The Einstein Refrigerator had four main parts: boiler, condenser, evaporator, and absorber. The unit charge consisted of a quantity of ammonia, water, and butane. Einstein and Szilard obtained a patent for their invention on November 11, 1930.The Einstein Refrigerator was not immediately put into production, however. The Swedish company AB Electrolux quickly bought up the patent to protect its own absorption refrigeration technology. And despite the breakthroughs, Einstein and Szilard’s refrigerator was shelved in 1930 in favor of a new technology; vapor/compression utilizing hydrocarbon refrigerants (better known as freon)became the industry standard. Now, concerns over ozone-depletion and greenhouse gases are warranting a new look at Einstein and Szilards invention.

Malcolm McCulloch, an electrical engineer from Oxford, whose passion is green technology, is leading a project to revive Einstein’s invention. McCulloch believes that by modifying the design and replacing the ammonia gas Einstein used, he’ll be able to improve upon Einstein’s efficiency by up to 400 percent. Thinking forward, McCulloch wants to insert a solar powered heat pump into the non-electric refrigerator. “No moving parts is a real benefit because it can operate without maintenance. This could have real advantages in remote areas,” he said.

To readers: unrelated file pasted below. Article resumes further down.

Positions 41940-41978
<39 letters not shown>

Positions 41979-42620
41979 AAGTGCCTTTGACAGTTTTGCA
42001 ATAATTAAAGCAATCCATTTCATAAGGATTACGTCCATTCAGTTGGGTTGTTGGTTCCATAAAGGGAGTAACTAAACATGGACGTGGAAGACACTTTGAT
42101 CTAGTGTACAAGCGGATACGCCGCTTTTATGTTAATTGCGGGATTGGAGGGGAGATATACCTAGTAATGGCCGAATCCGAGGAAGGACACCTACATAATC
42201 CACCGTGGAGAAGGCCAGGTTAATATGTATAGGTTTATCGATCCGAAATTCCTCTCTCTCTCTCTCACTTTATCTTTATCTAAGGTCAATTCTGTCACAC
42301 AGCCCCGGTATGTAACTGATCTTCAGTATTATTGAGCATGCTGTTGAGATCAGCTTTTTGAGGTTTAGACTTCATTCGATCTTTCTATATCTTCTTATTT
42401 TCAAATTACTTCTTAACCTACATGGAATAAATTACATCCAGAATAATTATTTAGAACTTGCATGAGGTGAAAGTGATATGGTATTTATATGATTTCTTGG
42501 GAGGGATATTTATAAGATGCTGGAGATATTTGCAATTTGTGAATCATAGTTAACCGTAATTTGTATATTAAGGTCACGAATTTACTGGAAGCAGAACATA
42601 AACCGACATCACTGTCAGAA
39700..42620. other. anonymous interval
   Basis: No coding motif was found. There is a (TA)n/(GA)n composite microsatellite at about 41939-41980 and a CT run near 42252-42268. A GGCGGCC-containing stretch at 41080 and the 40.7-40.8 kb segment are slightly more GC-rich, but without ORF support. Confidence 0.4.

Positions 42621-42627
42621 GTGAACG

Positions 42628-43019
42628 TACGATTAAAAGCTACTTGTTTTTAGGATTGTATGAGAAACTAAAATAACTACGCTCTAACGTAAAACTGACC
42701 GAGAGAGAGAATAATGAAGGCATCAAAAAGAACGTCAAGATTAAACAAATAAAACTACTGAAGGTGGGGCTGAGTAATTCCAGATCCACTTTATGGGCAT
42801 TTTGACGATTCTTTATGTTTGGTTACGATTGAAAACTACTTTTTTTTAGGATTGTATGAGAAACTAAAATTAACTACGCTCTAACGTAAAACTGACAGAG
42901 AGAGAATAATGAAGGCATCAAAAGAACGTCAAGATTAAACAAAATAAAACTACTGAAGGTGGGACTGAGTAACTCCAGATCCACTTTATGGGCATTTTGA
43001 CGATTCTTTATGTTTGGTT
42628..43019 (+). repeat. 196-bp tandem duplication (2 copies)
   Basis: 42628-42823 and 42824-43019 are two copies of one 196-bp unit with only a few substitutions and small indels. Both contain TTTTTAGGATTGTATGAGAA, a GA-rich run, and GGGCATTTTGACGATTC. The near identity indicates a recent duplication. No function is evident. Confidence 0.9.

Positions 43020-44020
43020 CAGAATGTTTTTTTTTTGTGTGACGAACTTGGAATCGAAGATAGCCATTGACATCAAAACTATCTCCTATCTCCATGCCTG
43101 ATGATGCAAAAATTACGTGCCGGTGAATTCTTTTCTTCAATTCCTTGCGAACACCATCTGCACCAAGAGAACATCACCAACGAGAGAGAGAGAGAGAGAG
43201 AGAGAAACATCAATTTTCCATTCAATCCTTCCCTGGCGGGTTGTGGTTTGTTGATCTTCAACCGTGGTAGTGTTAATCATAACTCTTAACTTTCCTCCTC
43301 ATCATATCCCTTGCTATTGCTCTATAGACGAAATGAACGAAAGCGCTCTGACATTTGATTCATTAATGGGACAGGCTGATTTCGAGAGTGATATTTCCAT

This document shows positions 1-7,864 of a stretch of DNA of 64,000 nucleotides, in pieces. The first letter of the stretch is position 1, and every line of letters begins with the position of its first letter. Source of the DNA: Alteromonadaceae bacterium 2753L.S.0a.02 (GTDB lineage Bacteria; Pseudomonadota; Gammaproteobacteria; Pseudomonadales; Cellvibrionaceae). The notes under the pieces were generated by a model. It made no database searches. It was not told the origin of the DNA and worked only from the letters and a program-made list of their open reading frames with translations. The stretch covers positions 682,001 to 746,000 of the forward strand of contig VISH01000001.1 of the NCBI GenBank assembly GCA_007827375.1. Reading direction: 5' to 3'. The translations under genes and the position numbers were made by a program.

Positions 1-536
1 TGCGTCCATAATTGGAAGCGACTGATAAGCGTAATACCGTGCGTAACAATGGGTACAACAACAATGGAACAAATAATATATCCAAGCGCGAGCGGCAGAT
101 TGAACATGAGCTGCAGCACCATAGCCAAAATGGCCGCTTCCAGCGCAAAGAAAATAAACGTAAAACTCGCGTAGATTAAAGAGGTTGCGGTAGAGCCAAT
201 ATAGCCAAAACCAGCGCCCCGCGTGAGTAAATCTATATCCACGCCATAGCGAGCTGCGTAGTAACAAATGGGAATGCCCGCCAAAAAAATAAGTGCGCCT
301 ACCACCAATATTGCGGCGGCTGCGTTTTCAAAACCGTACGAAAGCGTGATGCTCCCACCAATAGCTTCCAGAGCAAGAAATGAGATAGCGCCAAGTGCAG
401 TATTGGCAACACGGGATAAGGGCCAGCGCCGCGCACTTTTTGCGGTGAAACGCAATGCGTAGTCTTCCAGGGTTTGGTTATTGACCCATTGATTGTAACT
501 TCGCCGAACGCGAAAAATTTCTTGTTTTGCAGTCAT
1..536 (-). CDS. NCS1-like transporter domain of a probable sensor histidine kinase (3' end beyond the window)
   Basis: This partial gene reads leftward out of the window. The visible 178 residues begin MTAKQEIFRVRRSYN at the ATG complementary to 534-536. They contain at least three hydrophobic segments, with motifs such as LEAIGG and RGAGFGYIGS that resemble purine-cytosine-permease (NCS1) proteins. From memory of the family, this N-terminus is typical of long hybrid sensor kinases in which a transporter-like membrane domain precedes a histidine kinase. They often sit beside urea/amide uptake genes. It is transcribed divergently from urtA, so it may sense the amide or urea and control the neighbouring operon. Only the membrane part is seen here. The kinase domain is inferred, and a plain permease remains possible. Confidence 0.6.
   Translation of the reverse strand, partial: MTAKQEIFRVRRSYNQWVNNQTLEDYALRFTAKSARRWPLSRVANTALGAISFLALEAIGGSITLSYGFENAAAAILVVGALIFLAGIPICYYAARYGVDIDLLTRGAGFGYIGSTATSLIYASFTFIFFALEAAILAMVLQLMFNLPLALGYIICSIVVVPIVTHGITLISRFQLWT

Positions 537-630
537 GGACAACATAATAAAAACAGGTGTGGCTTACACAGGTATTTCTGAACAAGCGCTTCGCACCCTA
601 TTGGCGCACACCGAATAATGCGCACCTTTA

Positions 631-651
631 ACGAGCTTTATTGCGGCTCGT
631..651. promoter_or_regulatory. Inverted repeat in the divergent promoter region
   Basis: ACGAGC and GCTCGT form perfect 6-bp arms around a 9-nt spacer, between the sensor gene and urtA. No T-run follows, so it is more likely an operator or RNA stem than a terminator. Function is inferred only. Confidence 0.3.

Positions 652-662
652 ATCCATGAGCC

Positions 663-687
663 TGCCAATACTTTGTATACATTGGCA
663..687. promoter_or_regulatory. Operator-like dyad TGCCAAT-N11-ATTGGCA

Magnetic refrigeration is another example of green technology on the rise. It’s a cooling system based on the magnetocaloric effect, which was first observed in 1917 by French physicist Pierre-Ernest Weiss and Swiss physicist Auguste A. Piccard. The first working magnetic refrigerators were constructed by several groups beginning in 1933 and were developed for cooling below about 0.3K (-458.86F). Instead of ozone-depleting refrigerants and energy-consuming compressors found in conventional vapor-cycle refrigerators, this style of refrigerator uses gadolinium metal that heats up when exposed to a magnetic field, then cools down when the magnetic field is removed.